7. 12. <ul><li>Less post operative discomfort since the incisions are much smaller </li></ul><ul><li>Cosmetic appeal – much smaller scars </li></ul><ul><li>Reduced blood loss, less likely to need transfusion </li></ul><ul><li>Quicker recovery times </li></ul><ul><li>Shorter hospital stays </li></ul><ul><li>Earlier return to full activities </li></ul><ul><li>There may be less internal scarring because laparoscopy is minimally invasive compared to standard open surgery. </li></ul><ul><li>Decreased risk for infection </li></ul><ul><li>Decreased risk for incisional hernias </li></ul>
  8. 13. <ul><li>Contraindicated for patients who have adhesions from previous abdominal procedure, or coagulation disorders </li></ul><ul><li>Higher risk for vascular injury, which is not recognized as quickly as it is during open surgery </li></ul><ul><li>Gas embolism from CO2 with a vascular injury </li></ul><ul><li>Increased intra abdominal pressure from CO2 can cause pooling of blood in legs, decreased venous return, hypotension, increased risk for DVT </li></ul><ul><li>Bowel injuries: stomach, small bowel, colon, spleen </li></ul><ul><li>Pneumothorax from misplaced Veress needle </li></ul><ul><li>Electrical burns from electrodes used to maintain hemostasis – can perforate organs and cause peritonitis </li></ul>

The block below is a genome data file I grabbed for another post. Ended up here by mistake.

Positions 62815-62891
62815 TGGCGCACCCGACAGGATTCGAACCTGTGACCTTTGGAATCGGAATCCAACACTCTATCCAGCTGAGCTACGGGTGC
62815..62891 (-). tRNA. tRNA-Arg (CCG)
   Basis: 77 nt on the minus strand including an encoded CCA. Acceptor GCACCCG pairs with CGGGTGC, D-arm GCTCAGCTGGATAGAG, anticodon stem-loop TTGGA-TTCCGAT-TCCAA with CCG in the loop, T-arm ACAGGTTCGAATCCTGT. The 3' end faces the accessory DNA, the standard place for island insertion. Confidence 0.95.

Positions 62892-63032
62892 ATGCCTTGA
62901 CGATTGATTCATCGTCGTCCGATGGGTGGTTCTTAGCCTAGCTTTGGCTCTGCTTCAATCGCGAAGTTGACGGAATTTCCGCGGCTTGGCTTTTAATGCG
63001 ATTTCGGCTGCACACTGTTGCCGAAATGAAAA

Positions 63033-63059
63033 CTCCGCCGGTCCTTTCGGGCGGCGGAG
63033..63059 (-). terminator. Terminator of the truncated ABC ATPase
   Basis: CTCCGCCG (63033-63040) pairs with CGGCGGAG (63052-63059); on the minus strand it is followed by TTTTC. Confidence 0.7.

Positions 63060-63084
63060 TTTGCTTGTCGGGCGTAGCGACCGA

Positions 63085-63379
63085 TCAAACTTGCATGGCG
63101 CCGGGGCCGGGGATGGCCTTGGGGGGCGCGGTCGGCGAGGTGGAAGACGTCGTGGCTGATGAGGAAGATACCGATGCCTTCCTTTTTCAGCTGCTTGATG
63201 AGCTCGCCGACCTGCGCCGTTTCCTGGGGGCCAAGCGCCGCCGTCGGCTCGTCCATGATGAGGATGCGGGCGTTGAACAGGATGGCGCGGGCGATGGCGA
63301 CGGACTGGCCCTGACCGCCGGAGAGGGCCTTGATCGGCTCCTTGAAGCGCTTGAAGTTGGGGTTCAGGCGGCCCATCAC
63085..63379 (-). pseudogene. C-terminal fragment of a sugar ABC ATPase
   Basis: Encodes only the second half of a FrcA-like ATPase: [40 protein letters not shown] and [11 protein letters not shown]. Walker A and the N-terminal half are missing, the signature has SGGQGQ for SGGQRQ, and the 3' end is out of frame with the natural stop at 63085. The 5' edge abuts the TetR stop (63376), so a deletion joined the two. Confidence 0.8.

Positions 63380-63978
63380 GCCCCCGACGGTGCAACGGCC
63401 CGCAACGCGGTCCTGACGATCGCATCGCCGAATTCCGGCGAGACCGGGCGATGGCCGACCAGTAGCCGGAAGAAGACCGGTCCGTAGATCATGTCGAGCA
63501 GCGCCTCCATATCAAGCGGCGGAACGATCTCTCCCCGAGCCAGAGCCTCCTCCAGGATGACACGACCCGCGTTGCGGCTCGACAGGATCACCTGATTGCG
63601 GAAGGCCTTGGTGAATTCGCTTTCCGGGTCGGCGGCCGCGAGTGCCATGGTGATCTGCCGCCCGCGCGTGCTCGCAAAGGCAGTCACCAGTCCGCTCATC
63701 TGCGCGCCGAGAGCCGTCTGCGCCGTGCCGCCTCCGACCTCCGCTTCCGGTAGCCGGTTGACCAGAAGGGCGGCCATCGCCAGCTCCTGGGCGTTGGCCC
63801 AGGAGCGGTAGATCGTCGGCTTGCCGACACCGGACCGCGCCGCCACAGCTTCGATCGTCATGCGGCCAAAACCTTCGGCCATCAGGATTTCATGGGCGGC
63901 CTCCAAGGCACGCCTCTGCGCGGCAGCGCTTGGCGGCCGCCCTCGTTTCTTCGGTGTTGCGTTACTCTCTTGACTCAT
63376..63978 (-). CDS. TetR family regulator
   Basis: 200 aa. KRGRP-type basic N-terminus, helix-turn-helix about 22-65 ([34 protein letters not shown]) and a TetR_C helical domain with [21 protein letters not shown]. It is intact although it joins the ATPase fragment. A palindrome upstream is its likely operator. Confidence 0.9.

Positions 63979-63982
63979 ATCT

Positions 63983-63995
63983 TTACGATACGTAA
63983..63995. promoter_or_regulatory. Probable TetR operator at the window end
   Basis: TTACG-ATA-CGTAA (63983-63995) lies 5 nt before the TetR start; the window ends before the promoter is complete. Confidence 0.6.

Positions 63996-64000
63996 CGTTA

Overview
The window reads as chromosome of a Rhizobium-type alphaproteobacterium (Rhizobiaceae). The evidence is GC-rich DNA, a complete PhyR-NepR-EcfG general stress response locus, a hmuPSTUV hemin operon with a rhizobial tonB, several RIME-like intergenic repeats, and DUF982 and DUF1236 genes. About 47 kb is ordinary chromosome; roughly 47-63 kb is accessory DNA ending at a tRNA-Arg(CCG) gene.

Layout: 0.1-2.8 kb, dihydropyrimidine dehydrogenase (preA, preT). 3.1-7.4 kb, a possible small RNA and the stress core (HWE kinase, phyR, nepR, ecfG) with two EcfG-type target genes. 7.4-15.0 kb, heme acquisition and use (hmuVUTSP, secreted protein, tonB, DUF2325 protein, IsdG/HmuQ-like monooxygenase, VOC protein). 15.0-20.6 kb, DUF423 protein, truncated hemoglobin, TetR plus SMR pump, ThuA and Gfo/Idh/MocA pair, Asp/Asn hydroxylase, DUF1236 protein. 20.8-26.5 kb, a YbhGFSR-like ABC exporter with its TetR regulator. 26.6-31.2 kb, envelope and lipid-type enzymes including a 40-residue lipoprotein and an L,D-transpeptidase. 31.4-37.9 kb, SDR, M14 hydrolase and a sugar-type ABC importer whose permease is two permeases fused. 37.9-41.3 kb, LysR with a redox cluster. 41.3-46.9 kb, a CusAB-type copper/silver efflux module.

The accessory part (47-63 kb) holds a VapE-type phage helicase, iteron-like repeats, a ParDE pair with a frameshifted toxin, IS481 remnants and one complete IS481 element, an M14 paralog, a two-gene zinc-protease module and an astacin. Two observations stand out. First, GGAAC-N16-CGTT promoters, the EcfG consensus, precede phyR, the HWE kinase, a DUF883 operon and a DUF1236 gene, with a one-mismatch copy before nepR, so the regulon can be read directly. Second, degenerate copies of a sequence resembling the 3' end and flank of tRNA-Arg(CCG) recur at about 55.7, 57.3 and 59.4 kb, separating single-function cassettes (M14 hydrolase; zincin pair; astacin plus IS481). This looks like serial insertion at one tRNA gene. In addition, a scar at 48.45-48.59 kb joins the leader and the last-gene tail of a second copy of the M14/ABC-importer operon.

9. 14. <ul><li>Use disposable laparoscopes, which are usually sharper and require less force to insert; lessens risk of compressing trocar against bowel or blood vessels. </li></ul><ul><li>Use ultrasounds to “map” abdominal wall </li></ul><ul><li>Some trocars have plastic sheaths that spring to cover sharp edge after insertion </li></ul><ul><li>Unsurprisingly, surgeons who have performed more Laparoscopic surgeries had less complications during their procedures </li></ul>
  10. 15. <ul><li>1 hour before surgery patient should empty their bladder </li></ul><ul><li>IV fluids are given: LR or NS </li></ul><ul><li>Medicine may be given IV to help patient relax (Versed) </li></ul>Pre-Op
  11. 16. <ul><li>An airway will be placed to help patient breathe if given general anesthesia. </li></ul><ul><li>Urinary catheter may be placed (depending on surgery). </li></ul><ul><li>Hair may be shaved. </li></ul><ul><li>Abdomen and pelvic area will be washed and sanitized. </li></ul>In The OR
  12. 17. <ul><li>During laparoscopy, a small incision is made in the belly. More than one incision may be made if other tools will be used during the surgery. A hollow needle is put through the first incision and gas (carbon dioxide or nitrous oxide) is slowly put through the needle to inflate the abdomen. The gas lifts the abdominal wall away from the organs inside so the doctor can see clearly. </li></ul>In The OR